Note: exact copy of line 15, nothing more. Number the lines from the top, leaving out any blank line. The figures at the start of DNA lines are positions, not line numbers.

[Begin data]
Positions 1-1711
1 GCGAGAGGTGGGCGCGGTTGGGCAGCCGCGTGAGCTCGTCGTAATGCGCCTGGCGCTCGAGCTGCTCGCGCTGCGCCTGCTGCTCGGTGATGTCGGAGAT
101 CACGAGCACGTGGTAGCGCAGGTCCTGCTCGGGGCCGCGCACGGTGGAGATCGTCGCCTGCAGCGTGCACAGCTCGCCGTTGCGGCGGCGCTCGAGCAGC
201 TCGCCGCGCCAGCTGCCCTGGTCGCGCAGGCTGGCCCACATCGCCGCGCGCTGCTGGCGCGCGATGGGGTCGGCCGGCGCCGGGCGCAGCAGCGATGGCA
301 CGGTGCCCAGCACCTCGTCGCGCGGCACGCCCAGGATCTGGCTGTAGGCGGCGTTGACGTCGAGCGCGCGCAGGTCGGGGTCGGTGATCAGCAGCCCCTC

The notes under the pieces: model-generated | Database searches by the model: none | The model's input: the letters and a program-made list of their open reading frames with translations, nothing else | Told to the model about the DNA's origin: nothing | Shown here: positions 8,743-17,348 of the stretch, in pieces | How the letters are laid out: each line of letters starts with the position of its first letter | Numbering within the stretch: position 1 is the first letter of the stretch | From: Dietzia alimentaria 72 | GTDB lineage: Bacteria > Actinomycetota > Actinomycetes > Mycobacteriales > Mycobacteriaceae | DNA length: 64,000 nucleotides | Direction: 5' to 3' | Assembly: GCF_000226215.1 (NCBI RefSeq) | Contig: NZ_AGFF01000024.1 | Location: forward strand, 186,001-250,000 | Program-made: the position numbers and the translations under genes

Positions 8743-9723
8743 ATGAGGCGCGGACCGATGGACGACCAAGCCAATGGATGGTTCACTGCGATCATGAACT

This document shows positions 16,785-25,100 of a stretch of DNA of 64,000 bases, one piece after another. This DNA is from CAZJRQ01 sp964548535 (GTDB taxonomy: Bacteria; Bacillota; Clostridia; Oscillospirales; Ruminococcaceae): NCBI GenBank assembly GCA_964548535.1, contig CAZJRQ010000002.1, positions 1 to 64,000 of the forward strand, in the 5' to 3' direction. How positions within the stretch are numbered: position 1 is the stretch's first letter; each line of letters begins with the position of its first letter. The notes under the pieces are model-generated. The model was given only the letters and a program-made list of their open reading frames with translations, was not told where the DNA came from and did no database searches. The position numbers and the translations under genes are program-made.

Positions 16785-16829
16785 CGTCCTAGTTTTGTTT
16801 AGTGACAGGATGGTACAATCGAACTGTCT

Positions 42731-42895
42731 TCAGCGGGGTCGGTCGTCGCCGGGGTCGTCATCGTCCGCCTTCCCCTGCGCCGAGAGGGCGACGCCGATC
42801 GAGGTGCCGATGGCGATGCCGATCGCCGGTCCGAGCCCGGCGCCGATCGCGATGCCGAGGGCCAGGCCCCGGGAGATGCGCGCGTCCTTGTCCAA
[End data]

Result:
42801 GAGGTGCCGATGGCGATGCCGATCGCCGGTCCGAGCCCGGCGCCGATCGCGATGCCGAGGGCCAGGCCCCGGGAGATGCGCGCGTCCTTGTCCAA